Stabilizers of the Shoulder

After a dislocation, a labral tear, or sometimes called a Bankart lesion, occurs in up to 90% of cases. When the shoulder comes out of the socket, the round humeral head lodges on the glenoid creating an impression or dimple. The dimple is called a Hill-Sachs lesion and occurs between %60 to 90% of dislocations. Often times the Hill-Sachs is small and can be left alone. Occasionally it is large and needs to be treated during surgery often with filling the defect with soft tissue from the rotator cuff (reimplissage). About 50% patients with repetitive dislocations out the front of the shoulder will have some chipping of the bone off the front, like chipping of a golf tee. This injury is often not significant and can be ignored. In larger injurys (greater than 13% of the width of the glenoid), the surgical procedure often needs to be altered by including other arthroscopic methods of stabilization (reimplissage) or using an open soft tissue repair (Bankart repair) or bone transfer procedure (coracoid transfer [Latarjet] or allograft [distal tibia]). The most common surgical procedure for recurrent instability is an arthroscopic labral repair where anchors are placed into the edge of the glenoid and sutures from these anchors are passed around the labrum and into the ligaments to repair them back to the position where they detached from.

Symptoms of Shoulder Instability

Patients with instability will often present with pain in the front or back of the shoulder, especially when the shoulder dislocates. With anterior instability, patients after often pain free between episodes of instability but will feel apprehension or the feelings the shoulder will dislocate when the arm is positioned overhead. With posterior instability, full dislocations are uncommon rather the most common symptom is pain with bringing the arm across the body. Locking or catching can occur as a result of fragments of the labrum in the shoulder. Reduced range of motion is also possible over time as a result of avoiding certain ranges due to feelings the shoulder will dislocate.


The diagnosis of shoulder instability is often based upon history and physical examination. The history will include a traumatic event that leads to the shoulder needing to be reduced or the patient self-reducing the shoulder with traction. Physical examination by a physician will confirm the diagnosis and direction using maneuvers that make the feelings of instability worse and then better.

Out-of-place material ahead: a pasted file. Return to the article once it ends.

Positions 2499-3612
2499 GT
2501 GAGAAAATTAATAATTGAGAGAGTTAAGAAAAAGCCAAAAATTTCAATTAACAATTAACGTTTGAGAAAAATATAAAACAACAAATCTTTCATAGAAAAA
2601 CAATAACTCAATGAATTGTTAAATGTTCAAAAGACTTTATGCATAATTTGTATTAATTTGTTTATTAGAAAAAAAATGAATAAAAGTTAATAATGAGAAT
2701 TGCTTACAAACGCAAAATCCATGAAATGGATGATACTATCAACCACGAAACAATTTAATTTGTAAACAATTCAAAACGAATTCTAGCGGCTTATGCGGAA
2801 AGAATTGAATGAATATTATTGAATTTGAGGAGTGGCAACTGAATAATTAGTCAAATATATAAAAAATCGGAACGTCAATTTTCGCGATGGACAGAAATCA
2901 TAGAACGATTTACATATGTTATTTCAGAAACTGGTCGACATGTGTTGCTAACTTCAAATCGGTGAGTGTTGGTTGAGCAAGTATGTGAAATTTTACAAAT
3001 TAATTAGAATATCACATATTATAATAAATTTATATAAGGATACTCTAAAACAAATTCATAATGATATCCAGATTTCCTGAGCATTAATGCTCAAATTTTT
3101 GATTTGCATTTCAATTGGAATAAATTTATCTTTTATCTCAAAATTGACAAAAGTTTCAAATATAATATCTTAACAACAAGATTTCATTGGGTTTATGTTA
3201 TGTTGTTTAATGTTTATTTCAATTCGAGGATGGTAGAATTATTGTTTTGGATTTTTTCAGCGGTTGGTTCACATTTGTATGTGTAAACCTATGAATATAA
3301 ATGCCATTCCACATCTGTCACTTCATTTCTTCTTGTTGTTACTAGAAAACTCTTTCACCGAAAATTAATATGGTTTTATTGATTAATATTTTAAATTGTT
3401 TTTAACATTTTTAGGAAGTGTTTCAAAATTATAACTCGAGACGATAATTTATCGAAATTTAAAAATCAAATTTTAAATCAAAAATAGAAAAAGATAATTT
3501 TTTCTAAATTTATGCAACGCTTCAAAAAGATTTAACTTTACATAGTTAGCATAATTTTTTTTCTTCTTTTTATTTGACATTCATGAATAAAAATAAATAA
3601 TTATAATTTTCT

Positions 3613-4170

X-rays, computed tomography (CT) scan or magnetic resonance imaging (MRI) scan, with an intraarticular contrast medium, may be ordered to determine the presence of labral tears or bone injury. MRI will confirm detachment of the labrum in either the front or back of the shoulder. A CT scan can be ordered to determine the extent of bone loss on the humerus and glenoid. 3D reconstructions of the humerus and glenoid are typically performed in order to quantify bone loss as these measures will often drive the type of surgical procedure required if surgery is indicated.

Anterior labral tearArthroscopic labral repair

Anterior labral tear (arrow) on MR arthrogram after anterior dislocation corresponding to the labral tear identified during arthroscopic labral repair (arrowhead)

Posterior labral tearPosterior labral tear1

Posterior labral tear (arrow) on MR arthrogram after posterior shoulder dislocation corresponding to the posterior labral tear identified during arthroscopic labral repair (arrowhead)

anterior glenoid bone lossanterior glenoid bone loss1

3D reconstructed CT scan and 2D CT scan of a patient with anterior glenoid bone loss on the 3D image (arrow) and 2D image (arrowhead)

Hill-Sachs deformityHill-Sachs deformity1 Hill-Sachs deformity2

3D and 2D CT scan showing large Hill-Sachs deformity of the humeral head associated with anterior instability (arrow) and arthroscopic view (triangle) corresponding to the Hill-Sachs lesion